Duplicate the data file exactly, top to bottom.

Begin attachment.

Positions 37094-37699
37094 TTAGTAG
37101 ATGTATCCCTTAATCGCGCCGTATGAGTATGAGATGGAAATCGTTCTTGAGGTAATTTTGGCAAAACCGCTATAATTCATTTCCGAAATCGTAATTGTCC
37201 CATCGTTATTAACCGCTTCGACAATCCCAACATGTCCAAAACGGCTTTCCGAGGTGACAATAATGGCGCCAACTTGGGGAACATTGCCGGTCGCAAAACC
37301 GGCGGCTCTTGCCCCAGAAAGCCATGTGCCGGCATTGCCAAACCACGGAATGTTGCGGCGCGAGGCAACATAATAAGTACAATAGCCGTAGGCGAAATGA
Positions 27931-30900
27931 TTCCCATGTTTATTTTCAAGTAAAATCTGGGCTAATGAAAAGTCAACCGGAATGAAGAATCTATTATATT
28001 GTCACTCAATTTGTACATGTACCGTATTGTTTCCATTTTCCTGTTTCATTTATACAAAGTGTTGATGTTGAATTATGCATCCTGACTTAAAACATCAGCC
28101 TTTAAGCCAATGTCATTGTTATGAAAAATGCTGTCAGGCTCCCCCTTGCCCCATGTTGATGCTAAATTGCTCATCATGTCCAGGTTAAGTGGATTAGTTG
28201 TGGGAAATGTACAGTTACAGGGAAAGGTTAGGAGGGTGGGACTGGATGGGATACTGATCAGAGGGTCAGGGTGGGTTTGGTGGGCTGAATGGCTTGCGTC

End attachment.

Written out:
Positions 37094-37699
37094 TTAGTAG
37101 ATGTATCCCTTAATCGCGCCGTATGAGTATGAGATGGAAATCGTTCTTGAGGTAATTTTGGCAAAACCGCTATAATTCATTTCCGAAATCGTAATTGTCC
37201 CATCGTTATTAACCGCTTCGACAATCCCAACATGTCCAAAACGGCTTTCCGAGGTGACAATAATGGCGCCAACTTGGGGAACATTGCCGGTCGCAAAACC
37301 GGCGGCTCTTGCCCCAGAAAGCCATGTGCCGGCATTGCCAAACCACGGAATGTTGCGGCGCGAGGCAACATAATAAGTACAATAGCCGTAGGCGAAATGA
Positions 27931-30900
27931 TTCCCATGTTTATTTTCAAGTAAAATCTGGGCTAATGAAAAGTCAACCGGAATGAAGAATCTATTATATT
28001 GTCACTCAATTTGTACATGTACCGTATTGTTTCCATTTTCCTGTTTCATTTATACAAAGTGTTGATGTTGAATTATGCATCCTGACTTAAAACATCAGCC
28101 TTTAAGCCAATGTCATTGTTATGAAAAATGCTGTCAGGCTCCCCCTTGCCCCATGTTGATGCTAAATTGCTCATCATGTCCAGGTTAAGTGGATTAGTTG
28201 TGGGAAATGTACAGTTACAGGGAAAGGTTAGGAGGGTGGGACTGGATGGGATACTGATCAGAGGGTCAGGGTGGGTTTGGTGGGCTGAATGGCTTGCGTC